Imperial Japan Middle School Sharpshooting Badge 1

For the next three posts I’d like to show some sharpshooting  badges from the 1930s. What makes these a bit different is that they are from schools, not from the Army. Of course, most middle school boys in the 1930s would go on to become IJA soldiers or IJN sailors.

In the 1930 Japanese middle schools the military arts, including rifle training, were given as much emphasis as academic subjects. If I remember correctly, girls attended school up to the 6th grade, so the middle schools had only boys. (There were a few private schools that educated girls, but these were uncommon.)

Japanese children today are amazed to see these militant badges made for 12- and 13-year olds because they have a hard time imagining such a militant culture. Presently firearms are outlawed in Japan (except for some hunting guns, which are rare), so the idea of young boys shooting rifles in school is shocking to Japanese youth. (I may be overstating their reactions, though. )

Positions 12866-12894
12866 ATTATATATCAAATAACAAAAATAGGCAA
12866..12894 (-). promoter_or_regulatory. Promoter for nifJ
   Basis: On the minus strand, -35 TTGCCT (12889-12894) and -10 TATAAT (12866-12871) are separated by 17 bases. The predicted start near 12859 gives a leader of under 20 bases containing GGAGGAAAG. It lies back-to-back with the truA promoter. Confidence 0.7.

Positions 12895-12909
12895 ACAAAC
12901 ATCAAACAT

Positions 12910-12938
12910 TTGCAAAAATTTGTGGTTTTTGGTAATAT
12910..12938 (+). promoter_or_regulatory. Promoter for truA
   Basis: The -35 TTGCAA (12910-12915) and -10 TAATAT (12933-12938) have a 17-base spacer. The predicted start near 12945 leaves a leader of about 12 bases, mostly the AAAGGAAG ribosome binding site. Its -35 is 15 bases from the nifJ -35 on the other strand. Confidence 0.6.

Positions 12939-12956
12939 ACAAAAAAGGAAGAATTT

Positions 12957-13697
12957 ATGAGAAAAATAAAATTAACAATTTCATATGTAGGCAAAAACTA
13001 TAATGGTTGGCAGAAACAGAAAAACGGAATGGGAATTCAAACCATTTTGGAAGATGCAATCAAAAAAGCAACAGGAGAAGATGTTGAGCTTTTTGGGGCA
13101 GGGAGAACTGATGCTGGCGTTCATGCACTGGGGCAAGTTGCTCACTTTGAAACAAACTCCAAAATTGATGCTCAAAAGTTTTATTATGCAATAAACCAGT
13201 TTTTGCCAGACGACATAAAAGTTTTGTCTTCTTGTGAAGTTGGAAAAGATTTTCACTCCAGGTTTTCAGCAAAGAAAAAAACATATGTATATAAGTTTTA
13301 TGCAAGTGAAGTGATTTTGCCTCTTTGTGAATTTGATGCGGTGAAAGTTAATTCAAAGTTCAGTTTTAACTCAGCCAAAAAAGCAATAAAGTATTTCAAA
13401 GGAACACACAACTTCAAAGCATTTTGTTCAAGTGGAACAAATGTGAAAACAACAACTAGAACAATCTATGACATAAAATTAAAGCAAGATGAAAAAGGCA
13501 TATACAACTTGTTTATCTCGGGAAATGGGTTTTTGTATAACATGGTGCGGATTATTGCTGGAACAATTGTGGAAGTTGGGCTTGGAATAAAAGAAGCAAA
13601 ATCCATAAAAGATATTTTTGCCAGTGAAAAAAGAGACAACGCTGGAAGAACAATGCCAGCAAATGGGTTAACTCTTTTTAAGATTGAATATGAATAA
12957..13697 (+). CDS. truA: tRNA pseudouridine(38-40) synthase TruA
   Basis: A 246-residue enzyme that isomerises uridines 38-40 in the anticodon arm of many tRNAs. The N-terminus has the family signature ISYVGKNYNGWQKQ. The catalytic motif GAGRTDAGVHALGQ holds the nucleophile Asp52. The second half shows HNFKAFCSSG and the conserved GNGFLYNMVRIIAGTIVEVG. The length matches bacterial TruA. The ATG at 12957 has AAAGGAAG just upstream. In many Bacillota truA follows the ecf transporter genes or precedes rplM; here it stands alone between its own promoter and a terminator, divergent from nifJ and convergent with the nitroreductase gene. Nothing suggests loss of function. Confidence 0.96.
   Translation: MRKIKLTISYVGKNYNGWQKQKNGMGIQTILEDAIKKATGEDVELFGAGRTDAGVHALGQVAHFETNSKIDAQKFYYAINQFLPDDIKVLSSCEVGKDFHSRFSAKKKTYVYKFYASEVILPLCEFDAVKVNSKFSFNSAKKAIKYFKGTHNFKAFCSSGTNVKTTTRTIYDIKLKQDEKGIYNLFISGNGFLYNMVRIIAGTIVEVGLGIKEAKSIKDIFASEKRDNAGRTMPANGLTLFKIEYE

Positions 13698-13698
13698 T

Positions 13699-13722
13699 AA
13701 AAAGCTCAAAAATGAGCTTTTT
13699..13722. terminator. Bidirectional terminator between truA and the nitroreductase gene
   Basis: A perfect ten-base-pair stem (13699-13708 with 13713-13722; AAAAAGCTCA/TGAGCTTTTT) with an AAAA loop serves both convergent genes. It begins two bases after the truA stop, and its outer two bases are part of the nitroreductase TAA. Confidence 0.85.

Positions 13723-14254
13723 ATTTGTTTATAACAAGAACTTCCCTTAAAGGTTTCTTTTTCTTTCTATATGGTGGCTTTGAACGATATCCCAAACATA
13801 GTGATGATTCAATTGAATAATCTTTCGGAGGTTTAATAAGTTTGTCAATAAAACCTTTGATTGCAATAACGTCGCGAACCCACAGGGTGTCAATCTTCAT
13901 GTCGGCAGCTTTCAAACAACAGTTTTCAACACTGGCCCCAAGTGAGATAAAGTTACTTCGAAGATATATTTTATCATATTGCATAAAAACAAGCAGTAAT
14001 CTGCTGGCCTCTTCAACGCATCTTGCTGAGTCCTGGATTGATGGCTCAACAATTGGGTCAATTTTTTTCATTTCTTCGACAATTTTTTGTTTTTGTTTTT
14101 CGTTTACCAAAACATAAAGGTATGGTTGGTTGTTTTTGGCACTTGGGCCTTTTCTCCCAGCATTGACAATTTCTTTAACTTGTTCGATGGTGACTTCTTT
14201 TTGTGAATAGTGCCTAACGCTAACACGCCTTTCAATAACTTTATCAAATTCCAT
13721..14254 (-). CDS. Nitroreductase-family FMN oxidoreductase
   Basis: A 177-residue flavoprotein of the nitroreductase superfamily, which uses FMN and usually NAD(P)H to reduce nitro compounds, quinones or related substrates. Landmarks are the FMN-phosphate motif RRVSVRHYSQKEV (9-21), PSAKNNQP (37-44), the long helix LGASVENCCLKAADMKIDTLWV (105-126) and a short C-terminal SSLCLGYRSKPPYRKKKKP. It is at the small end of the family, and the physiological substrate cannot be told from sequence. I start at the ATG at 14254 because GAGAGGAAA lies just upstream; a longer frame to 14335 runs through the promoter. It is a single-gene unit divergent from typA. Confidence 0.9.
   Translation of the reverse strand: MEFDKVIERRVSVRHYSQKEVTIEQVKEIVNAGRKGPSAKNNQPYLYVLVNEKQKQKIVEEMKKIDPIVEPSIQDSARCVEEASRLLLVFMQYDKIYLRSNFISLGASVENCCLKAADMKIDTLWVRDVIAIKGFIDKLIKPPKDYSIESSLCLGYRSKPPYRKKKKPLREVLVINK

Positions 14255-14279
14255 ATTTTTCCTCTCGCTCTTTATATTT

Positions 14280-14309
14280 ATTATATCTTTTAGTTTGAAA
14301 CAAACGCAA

First up is a badge from 1935.



The central design shows a boy in uniform aiming a rifle. In the distance there is a Japanese castle.  Since this tournament was sponsored by Kansai University (see translation of badge below), the castle is probably Osaka Castle. Of note is the rectangular suspension device, which indicates not a badge but a watch fob.

The reverse:



The translation is ‘[Imperial Year] 2595 [1935], 9th Annual Middle School Sharpshooting Tournament, Sponsored by Kansai University Alumni, Sharpshooting Club.’

Published in: on October 14, 2009 at 8:26 pm  Leave a Comment  
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